Peter Cropper, a distinguished British violinist, had the opportunity of a lifetime. He was given permission to play on a priceless 258-year-old Stradivarius, a violin made the Italian master craftsman Antonio Stradivari in the late seventeenth century. However his joy turned into a terrible nightmare when he tripped and fell on top of the Stradivarius, breaking it badly. Peter was devastated.
A friend came to his rescue. He gave him the name of an artisan who was able to repair this broken violin so perfectly that the same soaring notes came out as melodiously as the original. You see, when the broken parts are placed in the hands of a master craftsman, he is able to transform brokenness into a masterpiece.
We are this broken violin. And the more quickly we realize it, the more chances we have of being healed. It is true we manage normally to hide our sufferings well. But hiding them from others, and sometimes even from ourselves, does not take them away. They remain. And they cause a lot of interior anguish.
This morning, I got up very early and the first email I read was from a couple in Hawaii who were grieving about their son who was caught selling drugs. Yesterday, at a Church social party, I was speaking with a pretty woman, quite young, still living with her family. I was shaken when she told me that she is divorced, and her son, also a divorcee, is living with her – imagine the pain of two broken marriages under one roof.
Is there a way out? Many believe that there is not. You have to simply take in what life dumps at you. Others believe there is. Somehow they realize that we cannot be condemned to live always like this.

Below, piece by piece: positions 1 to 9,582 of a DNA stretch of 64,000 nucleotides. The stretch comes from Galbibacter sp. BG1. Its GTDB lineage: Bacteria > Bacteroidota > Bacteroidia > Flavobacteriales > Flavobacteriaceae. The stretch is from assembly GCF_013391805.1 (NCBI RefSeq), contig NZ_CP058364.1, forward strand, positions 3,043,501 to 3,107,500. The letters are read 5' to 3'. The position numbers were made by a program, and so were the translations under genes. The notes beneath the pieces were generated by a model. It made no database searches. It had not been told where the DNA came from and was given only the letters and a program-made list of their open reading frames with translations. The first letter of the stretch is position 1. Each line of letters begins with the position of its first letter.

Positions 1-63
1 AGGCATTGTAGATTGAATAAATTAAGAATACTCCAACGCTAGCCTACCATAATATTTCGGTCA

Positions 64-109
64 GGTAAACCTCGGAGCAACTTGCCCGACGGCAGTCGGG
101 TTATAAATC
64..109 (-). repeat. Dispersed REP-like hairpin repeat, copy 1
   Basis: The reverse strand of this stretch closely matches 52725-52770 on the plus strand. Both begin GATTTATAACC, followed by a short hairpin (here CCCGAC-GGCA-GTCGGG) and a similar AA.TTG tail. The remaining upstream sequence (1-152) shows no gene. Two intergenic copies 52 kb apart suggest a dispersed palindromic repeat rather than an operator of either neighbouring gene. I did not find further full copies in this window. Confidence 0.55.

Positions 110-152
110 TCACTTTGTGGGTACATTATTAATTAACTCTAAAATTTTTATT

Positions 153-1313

A missionary was lost in the jungle. He found a native that promised to help him get out. They walked and walked, hacking their way through the forest for more than two hours. The missionary got worried. “Are you sure this is the way? Where is the path?”
The answer was loud and clear, “Bwana, in this place there is no path. I am the path.”
When John the Baptist is arrested and sent to prison, he finds himself asking a lot of searching questions about himself and his mission. It is his dark night. He hears about Jesus Christ and so he sends his disciples to inquire about him. Jesus just tells them to refer to John what they are seeing: the blind see, the lame walk, the lepers are cleansed, the deaf hear, the dead are raised, and the poor have good news brought to them.
John the Baptist understood immediately. The Messiah had arrived. And with Him comes deliverance. Yes, there is hope for those who are broken! And this hope is Jesus Christ. He is the path.
If we are blind because we cannot see the love of God around us, if we are lame because we are paralyzed by our sins, if we are lepers because we have contaminated ourselves, if we are poor because we just do not have the inner resources to face life with all its problems, we can either close ourselves more deeply in the prison of self pity or we can look intensely at the door that is locking us in, knowing confidently that soon He will come and burst open the doors of our dungeon.
And He comes without any demands of reparation! We live in a culture that demands justice, the human justice – you have done something wrong, you must pay for it. Christianity offers us a new justice which is superior to the old one, the justice of the cross of Christ. We hate Him and He keeps loving us. We reject Him and He keeps running after us. He takes our garbage and offers it as a ransom to set us free. From sin He draws grace.
Once on the plane, I had this girl sitting beside me wearing a T-shirt with a gigantic lock and two blaring words just underneath that simply said “Unlock me!” Jesus Christ is the only person I know who can and who wants to unlock us so that all the energy and talents which are within us can gush out. Then we shall start living.
(c) Fr. Pius Sammut, OCD. Permission is hereby granted for any non-commercial use, provided that the content is unaltered from its original state, if this copyright notice is included.